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October 8, 2001

CTC breaks in new director, programs

By Eric Rangus,


When Robert McCauley first heard earlier this year he would be taking over as director of Emory College’s Center for Teaching and Curriculum (CTC), he sat down with the only director the center had known in its five years of existence, English Professor Walt Reed.

McCauley eventually met with Reed a half-dozen times, and it took half of those meetings before McCauley truly appreciated the scope of the CTC.

“You start seeing that [while] we have our mission and our interests and our focus, it’s inevitable that there are a lot of connections with other programs all around the College and the University,” McCauley said.

A professor of philosophy, McCauley was hardly a stranger to the CTC. He served on its advisory committee for two years and also sat on the steering committee that guided the center’s creation.

“It took me a while to get a grasp on all the things that were happening,” he said. “It’s a challenge, but it’s also fun thinking about further initiatives.”

One of those challenges is wading through the alphabet soup of organizations the CTC partners with: UAC (the University Advisory Council on Teaching), OUCP (the Office of University-Community Partnerships) and ECIT (the Emory Center for Interactive Teaching), to name just three.
McCauley said his goals for the CTC are to build on these burgeoning relationships and continue the center’s already successful programs, as well as expand some of them to reach departments that, for whatever reason, have not quite fully utilized the center’s resources.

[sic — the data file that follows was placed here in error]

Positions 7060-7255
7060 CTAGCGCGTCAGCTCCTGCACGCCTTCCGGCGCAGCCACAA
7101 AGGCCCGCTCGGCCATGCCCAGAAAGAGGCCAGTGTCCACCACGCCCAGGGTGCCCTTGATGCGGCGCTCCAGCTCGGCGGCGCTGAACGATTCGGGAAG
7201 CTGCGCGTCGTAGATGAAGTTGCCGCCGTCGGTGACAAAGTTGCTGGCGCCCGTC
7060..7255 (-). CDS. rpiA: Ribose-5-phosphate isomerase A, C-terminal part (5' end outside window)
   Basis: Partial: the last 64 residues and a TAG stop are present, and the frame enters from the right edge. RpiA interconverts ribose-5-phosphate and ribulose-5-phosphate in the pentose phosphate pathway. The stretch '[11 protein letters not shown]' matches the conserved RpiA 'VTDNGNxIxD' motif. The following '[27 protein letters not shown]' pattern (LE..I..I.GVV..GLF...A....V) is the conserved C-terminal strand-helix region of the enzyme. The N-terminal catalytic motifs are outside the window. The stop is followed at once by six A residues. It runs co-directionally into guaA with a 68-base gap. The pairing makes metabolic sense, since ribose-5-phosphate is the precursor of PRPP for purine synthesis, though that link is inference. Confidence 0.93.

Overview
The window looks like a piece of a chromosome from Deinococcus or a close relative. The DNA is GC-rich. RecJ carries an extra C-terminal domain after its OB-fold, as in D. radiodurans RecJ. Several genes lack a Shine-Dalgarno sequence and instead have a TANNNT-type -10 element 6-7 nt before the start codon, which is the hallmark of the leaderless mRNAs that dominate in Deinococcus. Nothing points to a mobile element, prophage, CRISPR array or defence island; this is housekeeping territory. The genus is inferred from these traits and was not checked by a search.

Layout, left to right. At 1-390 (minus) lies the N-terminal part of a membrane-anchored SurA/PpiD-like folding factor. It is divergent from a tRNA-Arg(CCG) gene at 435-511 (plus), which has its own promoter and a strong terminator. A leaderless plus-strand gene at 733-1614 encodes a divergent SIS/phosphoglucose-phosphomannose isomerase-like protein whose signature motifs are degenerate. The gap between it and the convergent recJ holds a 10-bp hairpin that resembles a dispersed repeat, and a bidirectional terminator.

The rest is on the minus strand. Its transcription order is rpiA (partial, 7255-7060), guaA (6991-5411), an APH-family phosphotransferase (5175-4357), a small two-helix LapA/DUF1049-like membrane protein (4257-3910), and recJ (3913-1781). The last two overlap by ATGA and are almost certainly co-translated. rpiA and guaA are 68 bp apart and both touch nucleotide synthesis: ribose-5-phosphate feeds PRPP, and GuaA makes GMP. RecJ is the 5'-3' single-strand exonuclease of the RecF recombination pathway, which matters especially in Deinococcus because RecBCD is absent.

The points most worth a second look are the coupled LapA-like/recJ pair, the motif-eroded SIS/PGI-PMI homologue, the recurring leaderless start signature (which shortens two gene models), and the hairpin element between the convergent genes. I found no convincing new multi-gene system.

The first step in this direction is CTC’s offering of grants up to $1,500 to individual departments to help cover costs associated with colloquiums or programs that involve the discussion of college-level teaching.

The response has been strong, McCauley said. The English department has already received a grant, and he is currently reviewing applications from two other departments.

“I thought about coming up with a clever name [for this initiative], but I’m not very good at that sort of thing,” McCauley laughed. “So I ended up just calling them ‘teaching-dash-research’ grants.”
This effort has an interesting set up. Instead of providing funds from one source, grant money is separated into three categories: humanities, social sciences and natural sciences/ math. This type organization, McCauley said, would help spread money throughout the College. For instance, departments such as biology or chemistry would not be cut off from funding at the expense of the Spanish or history departments. Everyone would have an opportunity to have a fair share.

The broad mission of CTC, McCauley said, is to provide support for good teaching and offer opportunities for faculty to improve their teaching. Monetary grants are just one form this support takes—another is teacher recognition.

That is accomplished through the Center’s Awards for Excellence in Teaching, the most recent of which were handed out Sept. 24. Annually rewarding instructors for quality teaching was actually one of the CTC’s first efforts following its creation five years ago.

“There is nothing wrong with patting people on the back,” McCauley said. “It’s a great thing.”
The recipients of this year’s honors were religion’s Bobbi Patterson, psychology’s Eugene Winograd and Ray Lamb from math and computer sciences.

The awards honor excellence in the teaching of undergraduate students. Winners are chosen by a committee whose members represent the natural sciences, the social sciences and the humanities, and its members take into account information such as peer and student evaluation.

“We take reflection seriously,” McCauley said, summing up his thoughts on the CTC’s mission. “Opportunities to reflect on any number of pedagogical issues will lead to people teaching in a way that is more thoughtful than it would have been otherwise. The very nature of a university is dedicated to the notion that doing things more thoughtfully is a just a pretty good formula for doing them better.”


Back to Emory Report October 8, 2001